Dragon Fruit

dragon fruit or pitaya

It’s about time you considered growing dragon fruit, also known as pitaya.

Although dragon fruit is native to the Central American and South American tropics, I have seen it growing in the San Fernando Valley and have just received pictorial evidence, courtesy of Ronald Chong, that it thrives in Hacidena Heights, in the San Gabriel Valley, as well.  Of course, this second dragon fruit location should not have come as a surprise since the San Gabriel Valley has a more hospitable climate, when it comes to growing tropicals, than the San Fernando Valley, whose hot and cold extremes are more severe than anywhere else in the Los Angeles area.
My first exposure to dragon fruit was through David Silber, founder of Papaya Tree Nursery in Granada Hills.  Silber’s plant was vining its way up an olive tree, having found a suitable microclimate for its growth, where it was protected from both extreme heat and extreme cold.  (Four dragon fruit varieties are available at the nursery. Go to papayatreenursery.com for details.) Although dragon fruit cannot survive temperatures below 32 degrees — and Granada Hills experiences its fair share of those — for very long, the evergreen foliage of the olive tree would serve admirably as a protective blanket on cold winter nights.
An overhead covering of any kind, from leaves and branches to awnings, raises the temperature underneath on frosty nights by several critical degrees.  If you have a cold sensitive plant that is growing out in the open without overhead protection, the simplest way to shield it from winter cold is to cover it in burlap or even an old blanket just after you finish dinner and then remove it the next morning.
The cactus on which dragon fruit grow is more sensitive to dry summer heat than the average cactus.  You may have to water it two or three times a week, especially when it is young.  In our hot valleys, it is advisable to plant it in a location where it gets a limited dose of afternoon summer sun.
The succulent stems to which dragon fruit are attached will remind you of an orchid cactus (Epiphyllum spp.), that gorgeously flowered succulent invariably grown as a container specimen.  The difference is that the dragon fruit cactus, while container friendly, is also suitable for growing as a vine at the base of a tree or of a chain link fence, as a climber up a trellis, as a subject for espalier, or as a stand alone tree.  As a tree, it has a whimsical look, reminding you of an amusement park ride where passengers are seated at the ends of long arms emanating from a central point only here botanical travelers (i.e. dragon fruit) are hanging onto dangling cactus arms.
Two types of dragon fruit are grown.  Hylocereus species, which have smooth red, pink, magenta or white skin and yellow-skinned ones (Selenicereus megalanthus), which are spiny, like a pineapple.  Hylocereus may have white, pink, or red pulp inside while Selenicereus has white pulp only.  Both are full of tiny jet black seeds, like those you encounter in kiwi fruit, adding crunch to the texture of the pulp, which is also reminiscent of a kiwi.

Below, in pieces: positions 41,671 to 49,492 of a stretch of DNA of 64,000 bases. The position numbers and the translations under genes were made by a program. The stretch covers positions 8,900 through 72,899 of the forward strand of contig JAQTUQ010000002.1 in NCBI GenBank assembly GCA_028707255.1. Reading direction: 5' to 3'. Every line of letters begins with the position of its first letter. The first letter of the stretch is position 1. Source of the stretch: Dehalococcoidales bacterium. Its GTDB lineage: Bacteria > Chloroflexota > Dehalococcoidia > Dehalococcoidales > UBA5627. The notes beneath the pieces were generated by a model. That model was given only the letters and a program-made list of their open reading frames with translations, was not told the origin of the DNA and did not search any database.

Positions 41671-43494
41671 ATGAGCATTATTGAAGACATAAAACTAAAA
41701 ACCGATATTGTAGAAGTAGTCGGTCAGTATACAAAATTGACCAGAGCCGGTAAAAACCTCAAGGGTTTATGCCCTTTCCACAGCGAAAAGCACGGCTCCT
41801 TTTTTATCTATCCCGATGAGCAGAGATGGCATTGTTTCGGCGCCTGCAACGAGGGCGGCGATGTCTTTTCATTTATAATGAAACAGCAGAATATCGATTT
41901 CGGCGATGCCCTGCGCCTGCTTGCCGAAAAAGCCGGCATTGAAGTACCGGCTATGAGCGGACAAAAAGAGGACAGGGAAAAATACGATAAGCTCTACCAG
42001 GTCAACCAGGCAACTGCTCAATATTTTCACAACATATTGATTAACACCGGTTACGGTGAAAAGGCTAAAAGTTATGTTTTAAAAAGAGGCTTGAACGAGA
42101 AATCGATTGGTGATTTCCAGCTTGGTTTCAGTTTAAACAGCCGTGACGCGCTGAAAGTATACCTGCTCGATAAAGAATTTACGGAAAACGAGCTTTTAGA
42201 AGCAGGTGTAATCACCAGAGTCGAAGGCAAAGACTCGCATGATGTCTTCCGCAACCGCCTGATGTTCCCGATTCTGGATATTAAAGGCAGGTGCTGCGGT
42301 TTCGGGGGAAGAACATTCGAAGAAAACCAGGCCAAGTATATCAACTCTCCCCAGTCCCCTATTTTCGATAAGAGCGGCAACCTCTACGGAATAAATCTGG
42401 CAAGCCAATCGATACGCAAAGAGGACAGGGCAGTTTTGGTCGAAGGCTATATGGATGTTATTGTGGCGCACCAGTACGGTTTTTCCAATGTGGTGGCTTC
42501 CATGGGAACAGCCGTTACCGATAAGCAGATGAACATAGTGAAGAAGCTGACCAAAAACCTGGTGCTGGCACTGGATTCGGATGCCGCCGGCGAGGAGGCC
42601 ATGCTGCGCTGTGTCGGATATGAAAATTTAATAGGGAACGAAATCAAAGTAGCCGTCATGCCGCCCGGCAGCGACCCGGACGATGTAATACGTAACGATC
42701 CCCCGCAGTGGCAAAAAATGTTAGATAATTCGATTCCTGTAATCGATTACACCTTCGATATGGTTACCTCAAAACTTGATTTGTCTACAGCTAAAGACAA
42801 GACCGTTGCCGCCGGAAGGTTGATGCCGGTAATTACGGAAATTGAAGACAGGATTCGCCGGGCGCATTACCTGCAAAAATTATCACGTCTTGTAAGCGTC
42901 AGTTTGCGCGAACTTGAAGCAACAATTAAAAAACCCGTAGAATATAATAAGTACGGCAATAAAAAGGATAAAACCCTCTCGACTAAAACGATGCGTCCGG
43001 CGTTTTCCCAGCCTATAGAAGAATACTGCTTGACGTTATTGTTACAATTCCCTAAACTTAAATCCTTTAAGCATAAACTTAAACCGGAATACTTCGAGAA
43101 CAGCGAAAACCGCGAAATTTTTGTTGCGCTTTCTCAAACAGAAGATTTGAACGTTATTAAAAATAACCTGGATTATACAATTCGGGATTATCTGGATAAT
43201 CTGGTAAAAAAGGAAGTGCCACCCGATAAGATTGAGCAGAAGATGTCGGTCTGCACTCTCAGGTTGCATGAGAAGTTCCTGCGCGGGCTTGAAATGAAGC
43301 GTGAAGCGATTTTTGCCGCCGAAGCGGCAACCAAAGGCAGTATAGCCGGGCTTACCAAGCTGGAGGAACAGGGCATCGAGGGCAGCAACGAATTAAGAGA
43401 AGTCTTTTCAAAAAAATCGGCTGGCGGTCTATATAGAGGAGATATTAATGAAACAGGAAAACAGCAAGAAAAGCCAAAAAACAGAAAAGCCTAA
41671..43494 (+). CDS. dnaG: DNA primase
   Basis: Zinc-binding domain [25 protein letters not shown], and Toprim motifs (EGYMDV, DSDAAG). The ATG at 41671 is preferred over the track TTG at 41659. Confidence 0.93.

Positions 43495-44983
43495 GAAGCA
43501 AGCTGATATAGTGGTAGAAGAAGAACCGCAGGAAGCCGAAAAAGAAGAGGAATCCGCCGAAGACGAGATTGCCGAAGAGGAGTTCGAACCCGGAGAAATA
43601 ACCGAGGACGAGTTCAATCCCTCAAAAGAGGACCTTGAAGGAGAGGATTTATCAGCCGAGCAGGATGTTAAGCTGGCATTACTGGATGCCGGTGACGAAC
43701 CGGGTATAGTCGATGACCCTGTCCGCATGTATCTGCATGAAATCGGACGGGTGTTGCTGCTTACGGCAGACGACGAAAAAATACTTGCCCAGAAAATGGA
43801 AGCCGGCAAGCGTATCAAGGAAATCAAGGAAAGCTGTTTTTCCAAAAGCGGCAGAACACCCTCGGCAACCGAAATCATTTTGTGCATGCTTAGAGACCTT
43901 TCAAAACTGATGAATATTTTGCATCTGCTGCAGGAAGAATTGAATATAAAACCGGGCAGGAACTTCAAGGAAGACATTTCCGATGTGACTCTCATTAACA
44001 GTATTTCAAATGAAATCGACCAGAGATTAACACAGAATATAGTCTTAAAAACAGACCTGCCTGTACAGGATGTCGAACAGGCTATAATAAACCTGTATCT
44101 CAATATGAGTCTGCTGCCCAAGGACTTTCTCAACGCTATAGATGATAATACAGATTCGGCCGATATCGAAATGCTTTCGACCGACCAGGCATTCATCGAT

There are complaints that the taste of Hylocereus dragon fruit lacks sweetness.  To ameliorate this situation somewhat, refrigerate Hylocereus fruit — whose flavor qualifies it as “an acquired taste” — before consumption.  Selenicereus dragon fruit, however, are considerably sweeter and, as a bonus, the flowers that precede the thorny, yellow fruit are among the largest of all cactus blossoms.
Propagation of a dragon fruit cactus plant is easy.  Making cuts at a 45 degree angle, detach 6-12 inch long segments from year old growth.  Dip the bottom ends of the cut segments in rooting hormone that contains a fungicide.  Leave the segments alone in a cool, dry place with good air circulation for one week.  Dip the segments in root hormone again before placing them in potting medium or directly into the ground where soil drains well.  You can acquire cut dragon fruit cactus segments from a variety of Internet vendors.
Tip of the Week:  Most people know that drip irrigation saves water but it also makes plants grow faster than when they are watered by overhead sprinklers or even by hand with one of those shower head hose attachments.  The reason is that the leaves of many plants cover their roots, effectively blocking overhead spray from reaching them adequately.  In addition, an onion shaped, moisture retentive wet spot is created under each drip irrigation emitter.  As the water in that wet spot moves up the soil profile through capillary action after that day’s watering cycle is complete, every molecule of stored irrigation water goes directly to the roots.  This water is either absorbed by roots or just bathes and keeps them cool, accelerating plant growth in the process.

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